I was lucky enough to attend a breakfast briefing at the end of last week, hosted by JLA Speakers, and attended by Lord Norman Lamont, Ex-Virgin Atlantic CEO Steve Ridgeway and The Economist’S US editor, Robert Guest, among others. In the light of George Osborne’s budget, the place of businesses in the UK economy was hot on the agenda, and some interesting insights were able to be raised about what companies can do to make themselves stand out and ensure profitability in the continued age of austerity. One thing shone through as fundamental to helping businesses do this: Brand.
When times are tough, consumer faith is more important than ever. Something that makes a business stand out, gives consumers something to buy into, and brand values that actually resonate with people are all brand-defining credentials. Rather than the same old values that get wheeled out in manifestos such as “transparency”, “investors in people” and other fluffy marketing jargon, personal and quirky brand values and personality are what people want. Ridgeway reflected upon his time at Virgin Atlantic and how the brand values of fun and tongue in cheek marketing stunts ran through the whole business and everyone, employees and consumers alike, knew what they stood for. April Fool’s Day jokes such as their 2013 prank pretending that all planes were to be barcoded for easy recognition at Heathrow is a case in point, fondly remembered by Ridgeway as something that both amused employees and let consumers know about their open, fun brand nature.
With the growth of China as one of the major economic players, Robert Guest hinted that there might also be a few brand tactics to be learnt from the country. During the London 2012 Olympics, Yili, a Chinese milk company launched an ad campaign on London buses, even though the products are not on sale anywhere in the UK. A clever move, pointed out Guest, to capture the attention of the Chinese population back home. As Chinese film crews broadcast pictures from London and the Olympics back home, the Chinese population saw (and believed) that Yili products were on the radar in London, and, concluding that if the products were good enough for British people they must be great, boosted the sales of Yili by millions. A crafty marketing strategy perhaps, but what a way to boost the brand credentials!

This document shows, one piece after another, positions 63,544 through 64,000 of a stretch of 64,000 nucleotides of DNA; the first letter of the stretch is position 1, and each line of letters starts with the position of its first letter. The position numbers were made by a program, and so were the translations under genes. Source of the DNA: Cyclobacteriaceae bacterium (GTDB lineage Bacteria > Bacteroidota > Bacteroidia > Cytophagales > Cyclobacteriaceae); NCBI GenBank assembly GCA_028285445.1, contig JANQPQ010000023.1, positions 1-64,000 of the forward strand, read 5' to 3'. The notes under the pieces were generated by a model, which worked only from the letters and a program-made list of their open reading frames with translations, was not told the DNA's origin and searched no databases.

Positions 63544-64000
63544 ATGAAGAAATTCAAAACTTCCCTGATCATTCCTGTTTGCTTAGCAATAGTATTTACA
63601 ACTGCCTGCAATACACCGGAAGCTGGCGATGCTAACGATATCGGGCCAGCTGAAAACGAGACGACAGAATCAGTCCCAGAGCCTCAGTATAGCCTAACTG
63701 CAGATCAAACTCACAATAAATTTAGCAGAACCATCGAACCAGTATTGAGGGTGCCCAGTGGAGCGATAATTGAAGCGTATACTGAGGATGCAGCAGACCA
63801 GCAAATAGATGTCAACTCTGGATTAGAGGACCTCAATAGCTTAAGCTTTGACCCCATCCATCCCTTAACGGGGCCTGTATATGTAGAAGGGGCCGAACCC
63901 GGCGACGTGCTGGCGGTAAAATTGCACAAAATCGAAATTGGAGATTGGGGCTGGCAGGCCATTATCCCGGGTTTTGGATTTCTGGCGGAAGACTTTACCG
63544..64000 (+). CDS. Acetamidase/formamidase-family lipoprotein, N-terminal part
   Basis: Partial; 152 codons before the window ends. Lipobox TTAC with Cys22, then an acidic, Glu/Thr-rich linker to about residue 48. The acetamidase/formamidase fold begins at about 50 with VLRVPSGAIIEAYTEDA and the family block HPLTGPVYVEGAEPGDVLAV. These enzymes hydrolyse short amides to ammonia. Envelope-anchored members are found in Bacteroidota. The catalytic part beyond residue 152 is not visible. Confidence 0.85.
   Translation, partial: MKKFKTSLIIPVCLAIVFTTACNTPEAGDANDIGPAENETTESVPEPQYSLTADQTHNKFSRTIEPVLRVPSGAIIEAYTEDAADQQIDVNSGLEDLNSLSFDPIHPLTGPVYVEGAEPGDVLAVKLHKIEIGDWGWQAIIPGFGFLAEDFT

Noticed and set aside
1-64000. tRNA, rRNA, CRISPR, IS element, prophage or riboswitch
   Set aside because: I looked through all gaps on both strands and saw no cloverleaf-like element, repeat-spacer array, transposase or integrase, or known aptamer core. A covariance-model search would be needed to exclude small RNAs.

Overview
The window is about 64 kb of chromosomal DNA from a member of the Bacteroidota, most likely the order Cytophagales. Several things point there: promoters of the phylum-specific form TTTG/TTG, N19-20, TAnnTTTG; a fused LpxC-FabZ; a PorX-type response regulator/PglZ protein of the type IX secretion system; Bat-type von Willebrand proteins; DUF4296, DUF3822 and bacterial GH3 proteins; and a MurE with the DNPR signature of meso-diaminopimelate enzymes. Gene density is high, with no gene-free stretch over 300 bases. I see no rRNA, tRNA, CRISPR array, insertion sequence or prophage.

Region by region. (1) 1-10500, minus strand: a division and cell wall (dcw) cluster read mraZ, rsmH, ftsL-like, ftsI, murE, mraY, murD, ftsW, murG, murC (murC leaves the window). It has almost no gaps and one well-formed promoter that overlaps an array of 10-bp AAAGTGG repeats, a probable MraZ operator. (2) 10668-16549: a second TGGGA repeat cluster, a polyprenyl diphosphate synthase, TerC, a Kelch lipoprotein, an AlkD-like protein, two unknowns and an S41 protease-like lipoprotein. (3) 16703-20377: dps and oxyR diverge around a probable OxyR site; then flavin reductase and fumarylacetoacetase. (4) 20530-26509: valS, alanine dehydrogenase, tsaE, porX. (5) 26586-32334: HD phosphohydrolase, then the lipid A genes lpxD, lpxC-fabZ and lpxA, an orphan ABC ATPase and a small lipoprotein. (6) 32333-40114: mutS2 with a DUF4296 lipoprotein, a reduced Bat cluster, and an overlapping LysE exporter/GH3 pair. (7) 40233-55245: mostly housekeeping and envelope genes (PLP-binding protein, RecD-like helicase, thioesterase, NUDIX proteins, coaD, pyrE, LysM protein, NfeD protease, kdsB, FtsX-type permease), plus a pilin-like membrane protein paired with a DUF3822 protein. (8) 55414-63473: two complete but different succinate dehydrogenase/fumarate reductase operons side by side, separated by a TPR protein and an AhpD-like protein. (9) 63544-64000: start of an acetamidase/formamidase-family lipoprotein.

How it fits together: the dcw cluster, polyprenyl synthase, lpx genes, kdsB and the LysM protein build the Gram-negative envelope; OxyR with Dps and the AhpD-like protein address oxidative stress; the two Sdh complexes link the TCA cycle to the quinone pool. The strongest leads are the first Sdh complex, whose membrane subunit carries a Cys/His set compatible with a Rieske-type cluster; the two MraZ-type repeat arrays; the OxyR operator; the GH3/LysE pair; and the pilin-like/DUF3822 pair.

In a global world where everyone has to compete for audience, sales, votes or popularity, it’s no wonder that brand is still at the heart of everything. It can make a company stand out, make a product credible, and give consumers faith without them questioning allegiance. A glance back to the government and the image protection that politicians have to do proves that brand really is everywhere. Did the recent budget hint at George Osbourne trying to re-brand himself; perhaps from “Mr Posh and Nasty” to “Mr Slightly Less Posh and Nasty”? Norman Lamont, as he remembered the last budget he gave in 1993, commented however that being a popular brand in politics was so often a losing battle. As the media, ever the judge in all things brand, commented at the time on Lamont’s red briefcase: “A Cheap and Shabby Budget, from a Cheap and Shabby Man.” And how can you come back from that branding?! Lamont certainly hasn’t forgotten it!